Maryland Man Sentenced to 15 Years in Prison for Distributing Child Pornography and Enticing a Minor to Engage in Sex
Kept a List of Strategies to Lure Children Into Having Sex with Adults;
Arrested With Young Maryland Girl’s Name and Phone Number Written on His Hand
Baltimore, Maryland - U.S. District Judge Richard D. Bennett sentenced David Christopher Cross, age 34, of Middle River, Maryland, today to 15 years in prison, followed by supervised release for life, for distributing and possessing child pornography, and enticing a minor to engage in sex, announced United States Attorney for the District of Maryland Rod J. Rosenstein.
“David Cross used both old-fashioned and high-tech methods to find victims, by talking to some children at the local swimming pool and by contacting others through the internet,” said U.S. Attorney Rod J. Rosenstein. “If your child uses the internet without supervision, predators like David Cross will find them.”
According to his guilty plea, Baltimore County Police received a complaint in October 2007 that a subscriber to AOL claimed to have had sex with a 16 year old boy. The subscriber was identified as Cross. Police established an undercover AOL screen name and contacted Cross through instant messenger on October 31, posing as a 13 year old boy. Cross inquired about having sex with the 13 year old boy. In another chat session on November 1, 2007, Cross asked to meet with the boy.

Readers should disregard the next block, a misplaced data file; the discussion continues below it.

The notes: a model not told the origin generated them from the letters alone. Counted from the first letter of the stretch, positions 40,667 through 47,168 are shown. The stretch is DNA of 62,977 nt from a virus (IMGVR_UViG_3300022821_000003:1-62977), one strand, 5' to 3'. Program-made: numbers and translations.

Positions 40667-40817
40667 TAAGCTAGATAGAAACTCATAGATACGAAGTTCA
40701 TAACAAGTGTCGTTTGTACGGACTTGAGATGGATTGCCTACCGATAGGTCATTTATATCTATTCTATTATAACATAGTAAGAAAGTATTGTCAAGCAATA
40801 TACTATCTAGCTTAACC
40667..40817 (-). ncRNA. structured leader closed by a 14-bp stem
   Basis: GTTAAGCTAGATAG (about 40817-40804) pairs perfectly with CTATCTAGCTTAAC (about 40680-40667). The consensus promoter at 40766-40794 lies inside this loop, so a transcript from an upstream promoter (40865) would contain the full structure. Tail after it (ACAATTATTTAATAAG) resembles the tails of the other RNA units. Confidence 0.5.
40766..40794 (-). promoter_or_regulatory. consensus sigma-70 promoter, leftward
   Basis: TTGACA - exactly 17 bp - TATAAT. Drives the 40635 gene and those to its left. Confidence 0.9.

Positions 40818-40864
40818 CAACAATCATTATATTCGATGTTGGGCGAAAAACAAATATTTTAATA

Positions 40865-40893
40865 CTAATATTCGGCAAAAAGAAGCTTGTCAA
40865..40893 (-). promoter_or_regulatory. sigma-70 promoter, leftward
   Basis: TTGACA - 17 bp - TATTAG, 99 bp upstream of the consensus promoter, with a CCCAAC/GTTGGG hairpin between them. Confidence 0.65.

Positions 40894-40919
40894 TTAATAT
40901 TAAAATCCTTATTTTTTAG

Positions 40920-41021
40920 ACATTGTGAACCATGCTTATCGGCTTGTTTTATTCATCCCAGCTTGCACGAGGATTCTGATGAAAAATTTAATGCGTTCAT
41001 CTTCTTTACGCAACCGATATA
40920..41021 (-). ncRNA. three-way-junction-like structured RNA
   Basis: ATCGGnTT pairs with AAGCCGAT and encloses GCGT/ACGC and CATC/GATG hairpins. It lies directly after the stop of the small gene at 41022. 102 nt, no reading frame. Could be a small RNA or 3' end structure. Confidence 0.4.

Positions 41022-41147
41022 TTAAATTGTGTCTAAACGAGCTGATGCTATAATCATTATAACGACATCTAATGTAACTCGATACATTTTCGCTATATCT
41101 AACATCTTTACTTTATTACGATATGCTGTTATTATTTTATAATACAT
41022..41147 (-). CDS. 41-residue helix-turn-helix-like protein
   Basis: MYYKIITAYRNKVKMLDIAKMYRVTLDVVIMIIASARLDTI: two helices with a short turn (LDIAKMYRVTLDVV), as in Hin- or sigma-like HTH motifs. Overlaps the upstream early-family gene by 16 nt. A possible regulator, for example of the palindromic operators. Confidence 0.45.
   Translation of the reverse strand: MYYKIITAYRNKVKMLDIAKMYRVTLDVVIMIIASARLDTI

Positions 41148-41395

Further investigation revealed that the Maryland State Police Internet Crimes Against Children Task Force had received a complaint regarding an instant messenger chat session between Cross and another user. Cross began the session by sending sexually explicit pictures and asked the user to meet to have sex. Cross stated that he had had sex with a nine year old.
On November 8, 2007, Baltimore County police searched Cross’s residence and seized his computer, which revealed pictures documenting the sexual abuse of young children, including intercourse between children and adults, and emails sent by Cross distributing the pictures.
Police also seized from Cross’s safe a seven page document entitled “Places to do it” which described various methods to trick children into following adults into isolated places and to encourage them to have sexual contact with adults.
At the time of search, Cross had the name of a nine year old girl written in ink on his palm with a Maryland telephone number. In his plea agreement, Cross admitted that during an outing to a local pool in the summer of 2007, Cross had inappropriately touched the girl. He also admitted that he had inappropriately touched the girl’s sister on multiple occasions from 1997 to 2002 when she was six to ten years old.
This case was brought as part of Project Safe Childhood, a nationwide initiative designed to protect children from online exploitation and abuse. Led by the United States Attorneys’ Offices, Project Safe Childhood marshals federal, state and local resources to better locate, apprehend, and prosecute individuals who exploit children via the Internet, as well as identify and rescue victims. For more information about Project Safe Childhood, please visit www.projectsafechildhood.gov. Details about Maryland’s program are available at http://www.usdoj.gov/usao/md/Safe-Childhood/index.html.
United States Attorney Rod J. Rosenstein praised the Baltimore County Police, the Maryland State Police and the Federal Bureau of Investigation for their investigative work. Mr. Rosenstein thanked Special Assistant U.S. Attorney Anthony V. Teelucksingh and Assistant U.S. Attorney Sandra Wilkinson, who prosecuted the case.